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Blades help ballstriking?

post #1 of 9
Thread Starter 

I'm a 9 handicap yet ball striking is by far the worst part of my game. I'm curious as to if buying an old set of blades off ebay would make me a better ball striker in the long run, as I would have to learn to hit them being as unforgiving as they are. Any thoughts?

post #2 of 9
Quote:
Originally Posted by GingerGolfer View Post

I'm a 9 handicap yet ball striking is by far the worst part of my game. I'm curious as to if buying an old set of blades off ebay would make me a better ball striker in the long run, as I would have to learn to hit them being as unforgiving as they are. Any thoughts?

 

The short answer is, no. Getting old blades (which are exponentially less forgiving than even modern blades) will only leave you frustrated, and may even make you develop bad habits. Your best bet is to take some (more) lessons and work on your ball striking. Then once you feel that you are in a position where you can hit the majority of your shots dead flush, then consider some "players" clubs. 

post #3 of 9

Nothing magic about blades - but anything that encourages you to bear down on your practice and learning WILL help. I think lots of the people who say that blades DO help ballstriking have done exactly that. They've committed to a set of clubs and set about learning how to hit them. In the long run, that's going to be a much better strategy than trying to buy a game off the shelf [not that anyone HERE would try and do that!]. Of course, you could bear down on a set of shovels too...

 

I do think that "exponentially harder to hit" is exaggeration-squared.  I don't believe that clubs that fit you in terms of length, shaft and weight are going to cost you much, if anything, in terms of strokes compared to fancy head designs.

post #4 of 9

Well if ball striking is decent you can benefit from hitting a players club on the range.

It gives you a good feedback on where you hit the ball on the face and how the face was on impact. Opened or closed or square. however if your not striking the ball well it only make things worse.  

post #5 of 9

IMO, money spent on lessons would be much better than buying an old blade off of Ebay.  How can you improve your ballstriking when you dont know what youre doing wrong?

post #6 of 9

I play Ping G20 irons that are, I suppose, pretty much the "shovels" birleyshirley mentioned.  I can definitely tell when I've hit one off-center, and I do work on trying to hit 'em flush.  The thing is, on the course less than perfect ball striking doesn't cost me as much is it would with players clubs.  And I can't imagine practicing with one set of irons and playing with another, so...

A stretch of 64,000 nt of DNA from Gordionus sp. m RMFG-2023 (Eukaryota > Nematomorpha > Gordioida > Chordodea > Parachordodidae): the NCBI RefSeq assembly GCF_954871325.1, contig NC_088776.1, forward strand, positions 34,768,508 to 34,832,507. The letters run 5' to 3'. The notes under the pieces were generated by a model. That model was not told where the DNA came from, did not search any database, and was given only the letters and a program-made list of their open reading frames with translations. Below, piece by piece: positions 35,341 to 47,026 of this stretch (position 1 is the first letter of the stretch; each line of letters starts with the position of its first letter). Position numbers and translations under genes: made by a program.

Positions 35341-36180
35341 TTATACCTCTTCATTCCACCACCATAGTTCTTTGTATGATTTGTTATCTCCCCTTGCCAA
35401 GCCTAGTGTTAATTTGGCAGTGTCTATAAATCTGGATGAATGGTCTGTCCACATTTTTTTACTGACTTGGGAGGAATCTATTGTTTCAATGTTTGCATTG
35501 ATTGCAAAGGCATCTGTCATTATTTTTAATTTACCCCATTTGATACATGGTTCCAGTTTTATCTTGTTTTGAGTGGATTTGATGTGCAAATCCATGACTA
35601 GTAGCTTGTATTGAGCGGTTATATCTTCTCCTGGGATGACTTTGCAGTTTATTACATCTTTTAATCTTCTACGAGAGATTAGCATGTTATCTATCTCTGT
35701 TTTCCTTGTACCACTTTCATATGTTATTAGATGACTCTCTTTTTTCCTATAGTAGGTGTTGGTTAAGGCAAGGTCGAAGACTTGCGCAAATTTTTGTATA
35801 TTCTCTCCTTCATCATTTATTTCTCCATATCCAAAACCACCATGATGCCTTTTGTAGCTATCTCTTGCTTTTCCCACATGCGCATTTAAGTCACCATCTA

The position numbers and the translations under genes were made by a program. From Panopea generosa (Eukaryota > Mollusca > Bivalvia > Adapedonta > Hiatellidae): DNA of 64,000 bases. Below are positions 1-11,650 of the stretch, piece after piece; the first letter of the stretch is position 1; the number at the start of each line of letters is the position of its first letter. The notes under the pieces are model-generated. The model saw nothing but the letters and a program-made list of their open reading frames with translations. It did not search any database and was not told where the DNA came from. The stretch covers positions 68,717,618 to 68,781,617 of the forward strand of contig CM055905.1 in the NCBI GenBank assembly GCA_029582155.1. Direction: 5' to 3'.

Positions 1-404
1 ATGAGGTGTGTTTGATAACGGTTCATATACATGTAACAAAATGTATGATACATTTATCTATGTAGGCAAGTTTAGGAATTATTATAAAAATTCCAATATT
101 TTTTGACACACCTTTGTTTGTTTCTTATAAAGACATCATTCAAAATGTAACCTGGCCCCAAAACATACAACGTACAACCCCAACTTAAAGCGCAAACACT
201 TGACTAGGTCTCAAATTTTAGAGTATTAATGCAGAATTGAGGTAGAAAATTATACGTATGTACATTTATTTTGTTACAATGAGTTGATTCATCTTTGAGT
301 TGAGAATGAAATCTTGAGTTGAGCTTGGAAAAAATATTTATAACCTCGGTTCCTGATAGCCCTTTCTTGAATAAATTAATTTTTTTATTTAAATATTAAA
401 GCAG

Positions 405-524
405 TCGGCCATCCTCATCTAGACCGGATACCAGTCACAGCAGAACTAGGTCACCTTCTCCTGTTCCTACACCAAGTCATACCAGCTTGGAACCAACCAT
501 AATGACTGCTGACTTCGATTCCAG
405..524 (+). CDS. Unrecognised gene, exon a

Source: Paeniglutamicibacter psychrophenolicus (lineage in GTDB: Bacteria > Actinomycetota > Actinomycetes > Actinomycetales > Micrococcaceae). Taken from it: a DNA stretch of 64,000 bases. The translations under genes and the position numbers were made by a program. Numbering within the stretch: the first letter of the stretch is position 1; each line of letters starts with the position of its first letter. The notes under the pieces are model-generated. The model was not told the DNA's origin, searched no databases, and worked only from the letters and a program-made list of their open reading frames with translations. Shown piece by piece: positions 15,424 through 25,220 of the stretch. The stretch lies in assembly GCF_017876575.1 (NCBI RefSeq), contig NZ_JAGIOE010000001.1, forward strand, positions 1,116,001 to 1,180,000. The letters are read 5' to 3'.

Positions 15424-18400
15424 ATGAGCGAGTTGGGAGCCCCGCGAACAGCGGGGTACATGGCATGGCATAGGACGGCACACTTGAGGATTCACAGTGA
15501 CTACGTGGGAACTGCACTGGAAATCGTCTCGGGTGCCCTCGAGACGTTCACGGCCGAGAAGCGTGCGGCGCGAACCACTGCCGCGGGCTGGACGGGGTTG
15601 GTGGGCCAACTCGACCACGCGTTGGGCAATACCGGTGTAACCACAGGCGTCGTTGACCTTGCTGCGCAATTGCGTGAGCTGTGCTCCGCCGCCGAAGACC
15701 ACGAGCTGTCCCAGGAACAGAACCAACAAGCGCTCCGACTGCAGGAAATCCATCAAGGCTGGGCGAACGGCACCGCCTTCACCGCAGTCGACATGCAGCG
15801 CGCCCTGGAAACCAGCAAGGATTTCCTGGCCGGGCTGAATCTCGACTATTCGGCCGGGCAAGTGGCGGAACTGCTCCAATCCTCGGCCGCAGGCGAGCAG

One of these days I may come to the point that I feel my ball striking is up to more "player" oriented clubs, but I'm not sure when that will be.  I'm used to the way the G20's look at address and when I hit them square (which happens more and more often these days) they fly nice and straight, but I can work them at least somewhat if I try, which I seldom do.  Nice straight shots work most of the time for me and I don't care what people think of my clubs, just my scores.

post #7 of 9
Thread Starter 

It was more oriented for work during the off season, in golf domes, things like that...My friend just recommended it as he played blades for a summer and it greatly improved his ballstriking. My ballstriking is very streaky and I would just like to be more consistent...there's many different factors that go into it more than just getting lessons..the pros at my club are good teachers for new players but not necessarily for someone with a more advanced swing...I guess I just need to keep practicing.

post #8 of 9
I learned to play on a set of blades so when the first thick soled cavity back irons came out I was in heaven. To this day I still rock a nice set of cavity backs in the bag.
post #9 of 9
Quote:
Originally Posted by GingerGolfer View Post

It was more oriented for work during the off season, in golf domes, things like that...My friend just recommended it as he played blades for a summer and it greatly improved his ballstriking. My ballstriking is very streaky and I would just like to be more consistent...there's many different factors that go into it more than just getting lessons..the pros at my club are good teachers for new players but not necessarily for someone with a more advanced swing...I guess I just need to keep practicing.


You need to figure out why you are inconsistent.  Be it a mechanical flaw in your swing or just something in your mental game that is throwing you off.  I dont see how a more difficult to hit club is going to help you in that regard.  All its going to do is frustrate you and make you question your swing even more.

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